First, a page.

What this blog is for and about

I also offer personally-tailored, individualized English conversation practice (including etiquette) and coaching in writing techniques. Finally, I edit texts such as magazines, business proposals, memorandums, emails so they are presented in English which does not embarrass you or your organization. For further details, please mail me at: language.etiquette@gmail.com

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31 August 2016

Lawrence of Arabia: language, romance and marketing a political cause

Here a totally fascinating programme about Lawrence of Arabia. It has many echoes in connection with the chaos in the Middle East today - though I mention that simply to encourage "modern" people to listen to it since these days it seems that an interest in history for its own sake is rarely considered a good reason for withdrawing one's gaze from financial information, shopping offers, sporting trivia or the inanity of contemporary politics.
The programme is about a genius who fell in love with a culture that was not his own, achieved amazing things when his country needed him to in connection with that culture, and then was semi-betrayed by his own people who were in thrall to the version of "modernity" that was all the go in 1919 (at Versailles).
The Seven Pillars of Wisdom, his book about his role in the Arab Revolt in Palestine in the First World War, is written in extremely "romantic" language, which was designed to sell a cause - partly himself, and partly the rights of Arabs to be taken seriously in the partition of Palestine. The first worked, and the second didn't. But in making the attempt, Lawrence left behind an extraordinary work of factual literature. It is one of the English language's many "must reads".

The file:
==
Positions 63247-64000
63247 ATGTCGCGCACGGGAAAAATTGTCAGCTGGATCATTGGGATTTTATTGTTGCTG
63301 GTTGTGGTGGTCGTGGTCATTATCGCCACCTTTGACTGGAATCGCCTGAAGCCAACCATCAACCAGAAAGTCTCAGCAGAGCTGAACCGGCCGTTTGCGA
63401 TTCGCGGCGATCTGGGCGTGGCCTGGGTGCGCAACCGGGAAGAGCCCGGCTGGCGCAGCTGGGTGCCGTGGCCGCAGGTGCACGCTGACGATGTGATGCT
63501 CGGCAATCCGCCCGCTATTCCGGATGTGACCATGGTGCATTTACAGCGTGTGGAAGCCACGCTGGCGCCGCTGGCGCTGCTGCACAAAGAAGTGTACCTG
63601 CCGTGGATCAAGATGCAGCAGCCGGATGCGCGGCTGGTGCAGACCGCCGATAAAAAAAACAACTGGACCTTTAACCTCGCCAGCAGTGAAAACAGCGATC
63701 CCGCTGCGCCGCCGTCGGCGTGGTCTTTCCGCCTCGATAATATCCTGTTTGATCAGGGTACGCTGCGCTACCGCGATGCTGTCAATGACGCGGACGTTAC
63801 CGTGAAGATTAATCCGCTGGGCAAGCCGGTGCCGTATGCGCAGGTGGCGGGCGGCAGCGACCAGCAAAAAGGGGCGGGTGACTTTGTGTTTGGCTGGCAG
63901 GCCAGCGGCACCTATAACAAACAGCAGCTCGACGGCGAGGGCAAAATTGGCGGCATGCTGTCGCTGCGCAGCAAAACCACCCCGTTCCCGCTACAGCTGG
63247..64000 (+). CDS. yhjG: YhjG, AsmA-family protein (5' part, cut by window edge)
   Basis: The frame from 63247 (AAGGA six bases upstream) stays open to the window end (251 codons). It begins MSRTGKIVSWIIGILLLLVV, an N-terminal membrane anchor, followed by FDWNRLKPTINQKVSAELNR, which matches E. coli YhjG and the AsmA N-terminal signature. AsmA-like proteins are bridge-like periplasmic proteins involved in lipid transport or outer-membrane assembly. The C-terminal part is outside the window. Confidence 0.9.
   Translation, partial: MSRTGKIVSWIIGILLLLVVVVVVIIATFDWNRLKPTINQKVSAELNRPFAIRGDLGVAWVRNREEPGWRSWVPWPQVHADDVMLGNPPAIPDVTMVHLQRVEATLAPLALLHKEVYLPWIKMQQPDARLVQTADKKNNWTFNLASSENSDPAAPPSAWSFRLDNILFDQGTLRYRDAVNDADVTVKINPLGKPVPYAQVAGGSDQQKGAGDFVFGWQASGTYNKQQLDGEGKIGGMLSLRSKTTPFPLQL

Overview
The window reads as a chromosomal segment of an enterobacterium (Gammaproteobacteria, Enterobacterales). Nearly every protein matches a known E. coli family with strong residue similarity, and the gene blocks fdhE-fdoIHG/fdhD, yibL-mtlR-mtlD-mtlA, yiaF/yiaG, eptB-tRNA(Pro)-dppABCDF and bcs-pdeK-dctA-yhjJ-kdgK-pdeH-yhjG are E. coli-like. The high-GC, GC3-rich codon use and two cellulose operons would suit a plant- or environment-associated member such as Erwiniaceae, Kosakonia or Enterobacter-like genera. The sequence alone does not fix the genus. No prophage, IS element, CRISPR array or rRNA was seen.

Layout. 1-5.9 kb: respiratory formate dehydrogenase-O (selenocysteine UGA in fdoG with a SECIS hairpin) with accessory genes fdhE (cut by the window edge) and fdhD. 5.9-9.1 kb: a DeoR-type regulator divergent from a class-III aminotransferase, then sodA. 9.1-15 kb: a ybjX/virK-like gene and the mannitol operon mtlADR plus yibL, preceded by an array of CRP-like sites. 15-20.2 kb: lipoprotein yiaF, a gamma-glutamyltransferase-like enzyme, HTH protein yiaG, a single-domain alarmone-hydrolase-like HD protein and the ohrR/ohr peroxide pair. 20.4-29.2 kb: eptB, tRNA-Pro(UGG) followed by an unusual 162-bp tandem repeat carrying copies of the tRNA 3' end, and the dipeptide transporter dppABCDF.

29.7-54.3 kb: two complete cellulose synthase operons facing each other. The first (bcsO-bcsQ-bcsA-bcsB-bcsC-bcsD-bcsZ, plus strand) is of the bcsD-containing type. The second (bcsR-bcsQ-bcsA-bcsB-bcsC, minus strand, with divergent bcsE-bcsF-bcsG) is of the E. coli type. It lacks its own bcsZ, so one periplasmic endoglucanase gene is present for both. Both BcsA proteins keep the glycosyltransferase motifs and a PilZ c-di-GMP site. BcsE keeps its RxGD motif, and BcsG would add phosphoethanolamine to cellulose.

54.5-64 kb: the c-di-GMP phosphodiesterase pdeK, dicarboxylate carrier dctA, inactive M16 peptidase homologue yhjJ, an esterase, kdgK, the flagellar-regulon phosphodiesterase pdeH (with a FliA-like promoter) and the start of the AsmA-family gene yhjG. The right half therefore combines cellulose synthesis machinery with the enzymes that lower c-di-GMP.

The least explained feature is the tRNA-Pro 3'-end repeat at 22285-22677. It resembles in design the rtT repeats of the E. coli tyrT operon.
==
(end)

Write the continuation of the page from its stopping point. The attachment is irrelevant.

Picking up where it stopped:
13 August 2016

Life, love and philosophy

It occurred to me listening to this programme just now, that I could never enjoy life "over the piece" with someone who did not enjoy listening to this sort of programme:


12 August 2016

The Unabomber - a study in technological insight

One man and his hut
Today's "must listen" is a fascinating programme about the Unabomber - remember him?
It focuses on the psychology of someone who was unable to relate on a calm basis with people round about him. Even his mother recognised that. Yet he was a mathematics professor at Berkeley and undoubtedly understood some fundamental truths about technology, the main one being that it is likely to destroy society and nature as we know it. 

I must say I largely agree with him there. 
However, the Unabomber's solution reflected Churchill's judgement on Lenin, of whom he said: "His aim to save the world; his method, to blow it up." 

In this case the targets were individuals who were advancing technology. He, by contrast, lived a completely reclusive life in an almost entirely natural situation. He was the ultimate sustainable individual. He was a conservationist. His was a virtuous life. His ideals were unimpeachable. The only problem was that he thought, like Sir David Attenborough, that people are the problem.
We know so much about him because he wrote diaries and letters obsessively. He did so because he did not communicate verbally.